How RenderDoc works

RenderDoc works on very simple operating principles. This page outlines the basic idea behind its functioning to give people a better idea of what’s going on.

Capturing Frames

Leaving aside the relatively uninteresting matter of injecting the RenderDoc DLL and calling functions to configure it in the target process, we begin by looking at how RenderDoc captures a capture file.

We will use D3D11 as an example of a driver for RenderDoc - the driver layer is responsible both for faithfully capturing the application’s API usage, as well as then replaying and analysing it later. Essentially anything built on top of a driver layer can be used agnostically of the API the application in question is using.

When the driver initialises it will hook into every entry point into the API such that when application uses the API it passes through the driver wrapper. In the case of D3D11 this is the D3D11CreateDevice and CreateDXGIFactory functions.

After this point all accesses to the API remain wrapped and the driver essentially sets itself up as a “man-in-the-middle” between the application and the real API.

The driver initialises in a background capture state. In this state it’s up to the specific implementation about what it serialises. As a general rule, creation and deletion type actions are always serialised, and data-upload calls can sometimes be serialised. In some cases the driver might choose to optimise out some of the data-upload calls and lazy initialise the contents of some resources to save on background overhead.

This serialised data is stored in-memory in a chunk-based representation. Although it’s up to the driver implementation it is generally refcounted such that resources which end up becoming unbound and destroyed will have their memory overhead deleted.

When the capture button is hit the driver will enter active capturing upon the beginning of the next frame. In this state every API call is serialised out in order and any initial contents and states are saved.

Once the frame completes, this frame capture is serialised to disk along with the in-memory data for any resources that are referenced - by default resources which are not referenced are not included in the capture.

Replaying & Analysing Captures

The replay process is ostensibly simple, but as with the capturing the devil is in the details.

When replaying, the initial section of the capture (up to the beginning of the frame) is read and executed verbatim. Each resource created is mapped to the live version and vice versa so later parts of the capture can obtain the replayed representation of the original resource.

RenderDoc then does an initial pass over the captured frame. This allows us to build up a list of all the actions, analyse dependencies and check which resources are used at each action for read, write, and so on. An internal tree is built up similar to what you see in the Event Browser & API Inspector, as well as a linked list with the linear sequence of actions, since both representations are useful for iterating over the frame.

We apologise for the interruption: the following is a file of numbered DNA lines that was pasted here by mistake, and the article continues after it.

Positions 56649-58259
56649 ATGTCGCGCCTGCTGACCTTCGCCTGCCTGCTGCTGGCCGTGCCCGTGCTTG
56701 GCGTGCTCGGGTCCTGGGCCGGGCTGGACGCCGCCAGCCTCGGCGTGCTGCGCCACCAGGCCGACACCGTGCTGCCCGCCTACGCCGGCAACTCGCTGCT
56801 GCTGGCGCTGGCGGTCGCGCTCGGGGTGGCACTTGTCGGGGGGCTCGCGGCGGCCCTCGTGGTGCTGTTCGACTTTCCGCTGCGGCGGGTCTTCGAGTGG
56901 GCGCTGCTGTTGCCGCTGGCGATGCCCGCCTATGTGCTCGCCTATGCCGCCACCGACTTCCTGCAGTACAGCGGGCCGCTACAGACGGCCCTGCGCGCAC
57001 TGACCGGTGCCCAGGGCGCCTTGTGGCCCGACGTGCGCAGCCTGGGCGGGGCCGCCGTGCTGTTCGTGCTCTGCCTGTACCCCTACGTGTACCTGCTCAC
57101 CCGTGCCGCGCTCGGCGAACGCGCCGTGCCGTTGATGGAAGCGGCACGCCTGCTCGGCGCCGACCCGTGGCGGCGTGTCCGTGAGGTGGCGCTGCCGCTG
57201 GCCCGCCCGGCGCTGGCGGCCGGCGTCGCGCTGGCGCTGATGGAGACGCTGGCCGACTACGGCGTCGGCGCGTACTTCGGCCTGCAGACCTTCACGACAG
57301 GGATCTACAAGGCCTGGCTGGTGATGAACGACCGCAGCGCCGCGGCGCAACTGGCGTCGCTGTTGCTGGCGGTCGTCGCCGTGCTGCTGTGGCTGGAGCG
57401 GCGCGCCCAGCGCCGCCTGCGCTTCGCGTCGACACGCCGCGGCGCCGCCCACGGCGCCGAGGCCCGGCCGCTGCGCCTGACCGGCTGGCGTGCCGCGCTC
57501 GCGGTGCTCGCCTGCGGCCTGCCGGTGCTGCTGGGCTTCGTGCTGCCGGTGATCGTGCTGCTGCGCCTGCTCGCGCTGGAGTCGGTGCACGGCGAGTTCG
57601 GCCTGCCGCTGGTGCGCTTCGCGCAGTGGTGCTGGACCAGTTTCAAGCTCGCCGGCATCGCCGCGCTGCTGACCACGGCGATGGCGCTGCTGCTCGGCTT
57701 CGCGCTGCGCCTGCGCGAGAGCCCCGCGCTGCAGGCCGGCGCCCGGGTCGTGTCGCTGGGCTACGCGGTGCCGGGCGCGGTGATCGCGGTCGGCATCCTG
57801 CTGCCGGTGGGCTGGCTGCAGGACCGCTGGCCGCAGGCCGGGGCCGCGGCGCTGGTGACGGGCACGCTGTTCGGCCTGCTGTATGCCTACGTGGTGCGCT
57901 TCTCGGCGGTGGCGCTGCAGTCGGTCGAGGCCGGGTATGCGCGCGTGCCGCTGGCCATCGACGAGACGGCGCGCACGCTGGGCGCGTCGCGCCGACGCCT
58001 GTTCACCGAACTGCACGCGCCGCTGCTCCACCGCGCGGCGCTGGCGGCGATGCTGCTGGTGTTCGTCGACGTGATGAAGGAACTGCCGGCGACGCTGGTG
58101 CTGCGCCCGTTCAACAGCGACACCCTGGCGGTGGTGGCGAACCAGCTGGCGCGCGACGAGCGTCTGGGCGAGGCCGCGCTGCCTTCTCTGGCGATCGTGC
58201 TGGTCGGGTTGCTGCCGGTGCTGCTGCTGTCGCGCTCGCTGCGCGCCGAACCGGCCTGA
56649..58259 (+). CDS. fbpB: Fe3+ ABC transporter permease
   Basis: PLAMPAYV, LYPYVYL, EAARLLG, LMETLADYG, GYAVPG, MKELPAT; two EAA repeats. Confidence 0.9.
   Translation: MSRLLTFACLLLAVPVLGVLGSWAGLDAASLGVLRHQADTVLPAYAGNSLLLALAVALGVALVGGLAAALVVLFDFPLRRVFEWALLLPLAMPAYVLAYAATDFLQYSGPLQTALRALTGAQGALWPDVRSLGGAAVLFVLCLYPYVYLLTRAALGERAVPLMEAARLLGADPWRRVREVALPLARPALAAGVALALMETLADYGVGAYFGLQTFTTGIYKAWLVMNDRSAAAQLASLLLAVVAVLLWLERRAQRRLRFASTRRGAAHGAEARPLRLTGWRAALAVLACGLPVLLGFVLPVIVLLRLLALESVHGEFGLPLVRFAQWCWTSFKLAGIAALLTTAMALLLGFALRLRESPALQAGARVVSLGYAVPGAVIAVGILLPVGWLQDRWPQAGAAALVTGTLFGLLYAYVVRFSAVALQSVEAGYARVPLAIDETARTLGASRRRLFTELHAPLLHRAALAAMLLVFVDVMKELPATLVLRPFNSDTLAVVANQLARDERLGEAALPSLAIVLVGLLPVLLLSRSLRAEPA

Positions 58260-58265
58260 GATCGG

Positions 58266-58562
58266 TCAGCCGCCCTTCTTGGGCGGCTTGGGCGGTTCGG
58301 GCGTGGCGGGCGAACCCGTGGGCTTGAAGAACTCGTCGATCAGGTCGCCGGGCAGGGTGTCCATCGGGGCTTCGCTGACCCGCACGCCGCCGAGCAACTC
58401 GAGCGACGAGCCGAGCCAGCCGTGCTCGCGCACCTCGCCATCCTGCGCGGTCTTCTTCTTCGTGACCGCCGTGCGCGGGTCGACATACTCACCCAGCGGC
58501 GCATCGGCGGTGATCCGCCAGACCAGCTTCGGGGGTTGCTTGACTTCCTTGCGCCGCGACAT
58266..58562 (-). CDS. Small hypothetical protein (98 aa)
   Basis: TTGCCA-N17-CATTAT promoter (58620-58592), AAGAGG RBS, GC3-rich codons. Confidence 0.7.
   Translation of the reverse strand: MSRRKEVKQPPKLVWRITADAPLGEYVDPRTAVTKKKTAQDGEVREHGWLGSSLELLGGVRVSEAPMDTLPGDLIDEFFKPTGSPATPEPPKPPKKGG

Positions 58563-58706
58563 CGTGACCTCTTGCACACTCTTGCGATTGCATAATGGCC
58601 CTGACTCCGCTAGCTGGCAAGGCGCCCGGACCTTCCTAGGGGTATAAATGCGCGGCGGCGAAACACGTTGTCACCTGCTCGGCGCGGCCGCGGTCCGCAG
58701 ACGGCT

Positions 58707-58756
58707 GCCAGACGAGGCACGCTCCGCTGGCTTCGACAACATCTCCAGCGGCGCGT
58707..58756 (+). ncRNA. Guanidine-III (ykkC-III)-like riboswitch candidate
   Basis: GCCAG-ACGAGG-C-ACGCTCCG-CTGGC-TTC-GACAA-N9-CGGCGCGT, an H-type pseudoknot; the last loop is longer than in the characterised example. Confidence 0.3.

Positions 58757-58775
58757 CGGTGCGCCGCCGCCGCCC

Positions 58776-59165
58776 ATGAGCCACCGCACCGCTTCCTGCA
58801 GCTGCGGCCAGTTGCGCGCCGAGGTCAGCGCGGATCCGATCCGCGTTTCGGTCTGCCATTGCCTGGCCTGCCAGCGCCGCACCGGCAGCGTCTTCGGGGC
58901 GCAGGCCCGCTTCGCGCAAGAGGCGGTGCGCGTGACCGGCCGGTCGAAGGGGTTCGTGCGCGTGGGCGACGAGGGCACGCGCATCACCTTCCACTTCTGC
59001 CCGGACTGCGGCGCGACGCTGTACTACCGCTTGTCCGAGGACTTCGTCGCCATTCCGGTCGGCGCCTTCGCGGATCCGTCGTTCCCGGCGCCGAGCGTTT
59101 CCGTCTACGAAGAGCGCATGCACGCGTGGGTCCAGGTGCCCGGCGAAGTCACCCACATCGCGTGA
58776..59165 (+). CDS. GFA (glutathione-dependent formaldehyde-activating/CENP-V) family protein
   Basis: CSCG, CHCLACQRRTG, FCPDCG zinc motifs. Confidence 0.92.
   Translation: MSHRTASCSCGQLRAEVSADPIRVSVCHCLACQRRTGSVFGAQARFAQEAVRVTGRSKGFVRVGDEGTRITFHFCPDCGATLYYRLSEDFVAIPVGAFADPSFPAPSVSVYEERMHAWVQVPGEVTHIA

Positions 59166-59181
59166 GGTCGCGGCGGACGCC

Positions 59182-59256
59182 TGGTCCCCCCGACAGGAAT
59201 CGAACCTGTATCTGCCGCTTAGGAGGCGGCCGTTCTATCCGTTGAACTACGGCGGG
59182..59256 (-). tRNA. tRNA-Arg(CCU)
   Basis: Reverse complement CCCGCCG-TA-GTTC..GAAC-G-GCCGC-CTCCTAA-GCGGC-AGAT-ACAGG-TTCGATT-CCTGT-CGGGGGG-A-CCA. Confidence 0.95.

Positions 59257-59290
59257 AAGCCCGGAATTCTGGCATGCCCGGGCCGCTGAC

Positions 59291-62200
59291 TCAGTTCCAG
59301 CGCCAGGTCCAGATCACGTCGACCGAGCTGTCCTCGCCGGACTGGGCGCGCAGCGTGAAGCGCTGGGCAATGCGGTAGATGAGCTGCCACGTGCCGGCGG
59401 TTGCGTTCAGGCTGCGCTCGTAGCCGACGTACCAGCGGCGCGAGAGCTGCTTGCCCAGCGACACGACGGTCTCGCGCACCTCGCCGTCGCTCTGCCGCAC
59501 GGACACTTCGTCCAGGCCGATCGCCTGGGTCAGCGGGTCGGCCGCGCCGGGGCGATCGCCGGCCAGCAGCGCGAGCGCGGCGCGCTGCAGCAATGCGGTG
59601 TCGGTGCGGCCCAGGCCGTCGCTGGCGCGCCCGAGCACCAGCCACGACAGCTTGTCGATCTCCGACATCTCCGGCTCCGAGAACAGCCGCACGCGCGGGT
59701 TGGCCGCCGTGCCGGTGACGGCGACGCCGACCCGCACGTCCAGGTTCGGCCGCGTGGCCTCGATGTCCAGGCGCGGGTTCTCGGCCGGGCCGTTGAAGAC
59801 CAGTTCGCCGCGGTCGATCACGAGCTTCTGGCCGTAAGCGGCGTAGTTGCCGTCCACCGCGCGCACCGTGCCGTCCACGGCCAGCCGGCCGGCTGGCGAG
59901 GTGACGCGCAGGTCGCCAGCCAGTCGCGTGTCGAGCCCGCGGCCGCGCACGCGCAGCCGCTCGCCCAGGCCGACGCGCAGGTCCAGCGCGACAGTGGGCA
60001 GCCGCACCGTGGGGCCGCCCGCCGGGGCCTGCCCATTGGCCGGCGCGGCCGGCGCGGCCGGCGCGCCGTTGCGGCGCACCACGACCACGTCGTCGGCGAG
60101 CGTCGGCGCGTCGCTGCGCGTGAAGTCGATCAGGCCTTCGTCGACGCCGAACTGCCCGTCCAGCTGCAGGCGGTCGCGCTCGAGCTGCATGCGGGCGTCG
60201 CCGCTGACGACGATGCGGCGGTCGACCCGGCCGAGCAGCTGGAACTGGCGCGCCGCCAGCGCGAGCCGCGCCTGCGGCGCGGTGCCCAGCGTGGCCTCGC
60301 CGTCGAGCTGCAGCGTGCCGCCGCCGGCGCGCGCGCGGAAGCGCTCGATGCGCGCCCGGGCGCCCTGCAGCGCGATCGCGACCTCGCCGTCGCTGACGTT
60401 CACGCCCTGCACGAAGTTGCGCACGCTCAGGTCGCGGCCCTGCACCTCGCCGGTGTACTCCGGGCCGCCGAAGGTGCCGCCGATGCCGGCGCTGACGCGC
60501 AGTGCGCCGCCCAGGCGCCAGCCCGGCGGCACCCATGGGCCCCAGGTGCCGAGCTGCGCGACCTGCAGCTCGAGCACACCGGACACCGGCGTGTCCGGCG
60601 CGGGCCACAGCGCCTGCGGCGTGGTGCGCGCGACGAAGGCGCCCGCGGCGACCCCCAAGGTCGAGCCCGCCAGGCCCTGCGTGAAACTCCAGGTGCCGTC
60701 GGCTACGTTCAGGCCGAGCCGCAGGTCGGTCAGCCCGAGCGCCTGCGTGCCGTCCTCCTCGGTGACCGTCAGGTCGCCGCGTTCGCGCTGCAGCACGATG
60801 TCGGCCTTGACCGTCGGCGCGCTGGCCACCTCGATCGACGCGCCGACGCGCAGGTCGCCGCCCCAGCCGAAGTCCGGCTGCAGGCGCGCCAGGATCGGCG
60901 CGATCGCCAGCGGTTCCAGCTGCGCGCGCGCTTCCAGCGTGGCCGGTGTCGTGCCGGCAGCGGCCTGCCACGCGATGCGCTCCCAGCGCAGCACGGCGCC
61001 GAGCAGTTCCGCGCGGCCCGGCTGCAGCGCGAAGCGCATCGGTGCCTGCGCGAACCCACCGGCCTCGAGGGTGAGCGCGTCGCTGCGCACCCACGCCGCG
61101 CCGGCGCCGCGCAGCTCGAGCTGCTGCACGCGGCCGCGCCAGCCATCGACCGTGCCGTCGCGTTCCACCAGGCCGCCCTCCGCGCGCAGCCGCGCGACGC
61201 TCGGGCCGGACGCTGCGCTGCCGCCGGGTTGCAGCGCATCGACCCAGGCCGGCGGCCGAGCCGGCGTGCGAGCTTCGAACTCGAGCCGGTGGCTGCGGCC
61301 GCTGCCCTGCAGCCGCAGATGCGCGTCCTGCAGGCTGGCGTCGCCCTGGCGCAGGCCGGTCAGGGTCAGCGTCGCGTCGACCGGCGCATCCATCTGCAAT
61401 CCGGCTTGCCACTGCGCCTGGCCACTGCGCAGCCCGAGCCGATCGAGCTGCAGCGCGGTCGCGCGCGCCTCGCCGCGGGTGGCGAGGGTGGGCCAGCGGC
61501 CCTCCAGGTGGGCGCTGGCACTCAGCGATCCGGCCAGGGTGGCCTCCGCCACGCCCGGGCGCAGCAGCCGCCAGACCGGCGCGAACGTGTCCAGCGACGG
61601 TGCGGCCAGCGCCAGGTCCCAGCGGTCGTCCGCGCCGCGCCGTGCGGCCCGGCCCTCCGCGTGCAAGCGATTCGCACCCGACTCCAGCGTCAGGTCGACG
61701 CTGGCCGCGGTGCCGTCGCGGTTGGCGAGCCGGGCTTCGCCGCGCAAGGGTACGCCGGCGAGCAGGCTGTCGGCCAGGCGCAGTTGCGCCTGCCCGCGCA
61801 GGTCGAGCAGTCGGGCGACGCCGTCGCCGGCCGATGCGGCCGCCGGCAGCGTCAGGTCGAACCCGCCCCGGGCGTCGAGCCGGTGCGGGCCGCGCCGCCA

After this point most work is done in response to user actions. The basic building block is replaying a partial frame. Most analysis tools are built out of either replaying up to the current event, replaying up to the event - not including the current action - and replaying only the current action.

Care is taken to minimise this as much as possible as this tends to be the slowest operation given the overheads of serialisation and decoding the command stream.

When replaying from the beginning of a frame (and not a partial subset of the frame) the initial states of all resources are applied, and the initial pipeline state is restored. Resources which did not have a serialised initial state (e.g. gbuffer textures) have an initial state saved before the first replay of the frame, and this is restored. That way you don’t get effects ‘leaking’ from later in a frame into an earlier point.

For example, let’s assume the user has the ‘depth test’ overlay enabled, and selects a new event. This is the order of events that occur for the Texture Viewer - other viewers follow similar patterns, with a certain degree of sharing to reduce redundant replays:

  1. The capture is replayed up to, but not including, the selected action. After doing this the current pipeline state and contents of all resources exactly match the state at the point of this action.

  2. We then save a copy of the pristine depth buffer, save the current pipeline state, and set the reversed depth test. Replacing the pixel shader with one that just writes red, we repeat the action to draw all the areas that fail the depth test.

  3. Restoring the depth buffer and repeating this with a pixel shader which writes green, we fill in the overlay. Both of these renders happen to an off-screen buffer.

  4. After restoring the pipeline state we finally replay the original action to get the final image.

  5. When we want to re-paint the viewed texture (either regular painting, or if the user changed a visualisation option which is just a constant buffer value) we bind the current render target as a resource and render it to the texture viewer control, then render the overlay texture on top of that.